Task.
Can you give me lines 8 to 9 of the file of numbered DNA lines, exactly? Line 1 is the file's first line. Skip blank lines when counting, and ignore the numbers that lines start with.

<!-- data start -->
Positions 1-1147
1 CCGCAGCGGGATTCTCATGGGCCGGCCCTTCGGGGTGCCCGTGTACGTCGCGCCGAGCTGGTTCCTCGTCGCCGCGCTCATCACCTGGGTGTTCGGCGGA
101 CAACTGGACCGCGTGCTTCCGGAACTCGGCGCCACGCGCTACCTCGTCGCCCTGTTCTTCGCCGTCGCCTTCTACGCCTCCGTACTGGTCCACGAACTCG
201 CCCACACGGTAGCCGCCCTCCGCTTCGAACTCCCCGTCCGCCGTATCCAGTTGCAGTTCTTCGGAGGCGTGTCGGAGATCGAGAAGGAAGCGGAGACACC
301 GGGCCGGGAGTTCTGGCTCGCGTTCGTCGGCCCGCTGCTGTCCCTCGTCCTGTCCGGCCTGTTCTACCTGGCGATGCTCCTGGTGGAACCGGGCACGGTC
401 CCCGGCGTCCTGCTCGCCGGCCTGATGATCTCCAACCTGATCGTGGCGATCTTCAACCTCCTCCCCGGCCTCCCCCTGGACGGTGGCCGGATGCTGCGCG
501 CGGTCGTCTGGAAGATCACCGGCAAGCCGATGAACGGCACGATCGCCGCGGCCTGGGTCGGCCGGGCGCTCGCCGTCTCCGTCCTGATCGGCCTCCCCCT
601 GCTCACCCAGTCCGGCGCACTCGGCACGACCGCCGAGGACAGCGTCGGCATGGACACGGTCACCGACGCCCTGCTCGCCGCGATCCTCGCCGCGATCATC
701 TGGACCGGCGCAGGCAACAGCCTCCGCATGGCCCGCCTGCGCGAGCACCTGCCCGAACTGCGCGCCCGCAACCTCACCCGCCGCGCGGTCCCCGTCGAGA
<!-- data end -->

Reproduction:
601 GCTCACCCAGTCCGGCGCACTCGGCACGACCGCCGAGGACAGCGTCGGCATGGACACGGTCACCGACGCCCTGCTCGCCGCGATCCTCGCCGCGATCATC
701 TGGACCGGCGCAGGCAACAGCCTCCGCATGGCCCGCCTGCGCGAGCACCTGCCCGAACTGCGCGCCCGCAACCTCACCCGCCGCGCGGTCCCCGTCGAGA